LAST MONDAY, Rep. Jamie Whitten, a Mississippi Dixiecrat, I mean Democrat, set a record. He served his 18,325th day in the House of Representatives.
I hated to see this for a couple of reasons. For one, I remember fondly the man who held the old record, sort of the Babe Ruth of the House, you could say. That was Carl Vinson of Georgia. I think I was in the House press gallery the day in 1964 that he broke the previous record.
The second reason I'm not too thrilled is that I remember fondly the man Jamie Whitten had to beat to stay in Congress this long -- and how he beat him. The man was Frank Smith. He was that most unusual of Mississippi politicians in the 1960s, an actual living, breathing non-racist demagogue -- and man enough to admit it.
In 1962, Mississippi lost a seat in the House of Representatives. Smith's and Whitten's districts were merged. Whitten made Smith out to be some sort of subversive. He called him a "traitor" to "our Mississippi way of life." You know what that meant, right?
Whitten won, and now he has become the Hank Aaron of longevity. Meaning no disrespect to Aaron.
Whitten has been in the House since 1941, has been chairman of the House Appropriations Committee since 1979 and chairman of its rural development subcommittee since 1949! He is truly the king of farm-related pork barrel. Opponents of term limits point to him as proof that seniority can bring home the bacon. The Washington Post recently noted that Mississippi is 33rd in federal taxation but 22nd in per capita share of federal spending.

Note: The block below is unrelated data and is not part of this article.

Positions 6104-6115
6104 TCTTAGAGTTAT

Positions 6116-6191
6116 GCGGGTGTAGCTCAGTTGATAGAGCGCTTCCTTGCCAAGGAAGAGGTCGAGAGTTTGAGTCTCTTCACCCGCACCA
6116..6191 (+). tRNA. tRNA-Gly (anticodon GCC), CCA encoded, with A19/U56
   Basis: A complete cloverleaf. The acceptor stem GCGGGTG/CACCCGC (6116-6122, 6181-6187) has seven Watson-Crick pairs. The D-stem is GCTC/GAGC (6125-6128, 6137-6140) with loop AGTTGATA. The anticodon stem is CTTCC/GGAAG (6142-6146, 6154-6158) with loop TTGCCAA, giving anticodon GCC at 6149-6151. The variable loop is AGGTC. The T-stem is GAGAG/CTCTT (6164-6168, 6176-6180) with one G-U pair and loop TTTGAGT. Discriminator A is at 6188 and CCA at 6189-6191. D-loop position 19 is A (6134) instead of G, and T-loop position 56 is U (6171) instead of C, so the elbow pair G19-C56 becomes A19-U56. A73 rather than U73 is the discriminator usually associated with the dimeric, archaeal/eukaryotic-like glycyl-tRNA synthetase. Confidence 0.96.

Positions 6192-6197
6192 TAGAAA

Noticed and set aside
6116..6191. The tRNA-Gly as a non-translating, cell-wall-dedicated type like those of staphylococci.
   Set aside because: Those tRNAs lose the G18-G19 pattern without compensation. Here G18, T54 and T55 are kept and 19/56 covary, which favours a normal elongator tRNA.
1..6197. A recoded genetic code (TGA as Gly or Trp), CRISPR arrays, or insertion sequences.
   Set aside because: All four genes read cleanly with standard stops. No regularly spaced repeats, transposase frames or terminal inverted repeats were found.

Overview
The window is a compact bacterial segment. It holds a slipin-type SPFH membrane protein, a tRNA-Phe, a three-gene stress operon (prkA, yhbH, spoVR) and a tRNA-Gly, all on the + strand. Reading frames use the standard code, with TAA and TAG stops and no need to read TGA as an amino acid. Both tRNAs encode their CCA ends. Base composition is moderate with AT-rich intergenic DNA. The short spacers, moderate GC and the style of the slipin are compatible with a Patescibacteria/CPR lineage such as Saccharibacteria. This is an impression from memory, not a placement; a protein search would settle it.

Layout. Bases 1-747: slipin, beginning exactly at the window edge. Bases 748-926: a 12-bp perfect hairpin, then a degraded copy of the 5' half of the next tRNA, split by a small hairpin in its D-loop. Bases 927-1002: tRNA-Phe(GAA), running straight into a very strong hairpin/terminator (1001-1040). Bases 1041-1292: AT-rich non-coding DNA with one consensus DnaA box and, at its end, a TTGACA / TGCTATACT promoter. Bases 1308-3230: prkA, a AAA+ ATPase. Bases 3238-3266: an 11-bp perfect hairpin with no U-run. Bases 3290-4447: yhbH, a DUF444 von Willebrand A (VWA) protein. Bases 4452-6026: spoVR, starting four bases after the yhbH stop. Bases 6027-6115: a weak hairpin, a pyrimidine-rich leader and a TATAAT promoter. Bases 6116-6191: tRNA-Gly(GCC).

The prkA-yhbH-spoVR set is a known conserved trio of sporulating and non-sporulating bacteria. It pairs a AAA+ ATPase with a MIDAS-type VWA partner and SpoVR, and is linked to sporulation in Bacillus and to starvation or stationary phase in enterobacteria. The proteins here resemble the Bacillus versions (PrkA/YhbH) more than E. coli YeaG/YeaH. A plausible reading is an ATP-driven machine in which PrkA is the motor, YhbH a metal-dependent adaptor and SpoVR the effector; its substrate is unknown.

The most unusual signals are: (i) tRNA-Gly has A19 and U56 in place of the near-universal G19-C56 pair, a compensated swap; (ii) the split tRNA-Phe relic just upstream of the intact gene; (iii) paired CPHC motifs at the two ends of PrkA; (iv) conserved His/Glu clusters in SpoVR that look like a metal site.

Whitten is partly responsible for that. So, too, were the former Mississippi affronts to term limits: Senators James Eastland and John Stennis. The latter was chairman of the Senate Appropriations Committee. Between the two of them, they served 77 years in the Senate.
What has all this seniority and power availed Mississippi? Well, in 1940, the year before that trio began congregating in Washington, Mississippi was the 48th poorest of the 48 states in per capita income in the nation. Now it is is 50th out of 50.
Only a coincidence? Look at West Virginia. Its senior senator, Robert Byrd, is chairman of the Senate Appropriations Committee. He's been a senator for 33 years. Until the last decade, West Virginia's other senator was Jennings Randolph, who served 26 years and was chairman of the Public Works Committee, which is about as full of pork as the Appropriations committees.
West Virginia was 44th of 50 states in per capita income when Byrd came to the Senate. It's 49th now. Seniority not only does not deliver, it impoverishes.
At least that's my theory. West Virginians and Mississippians are like the fabled bears in Yellowstone Park who, fed by tourist leftovers and handouts, lose the ability to survive by their own initiatives.
Stuffed with U.S. pork, Whitten's and Byrd's constituents just laze away, poorer and poorer.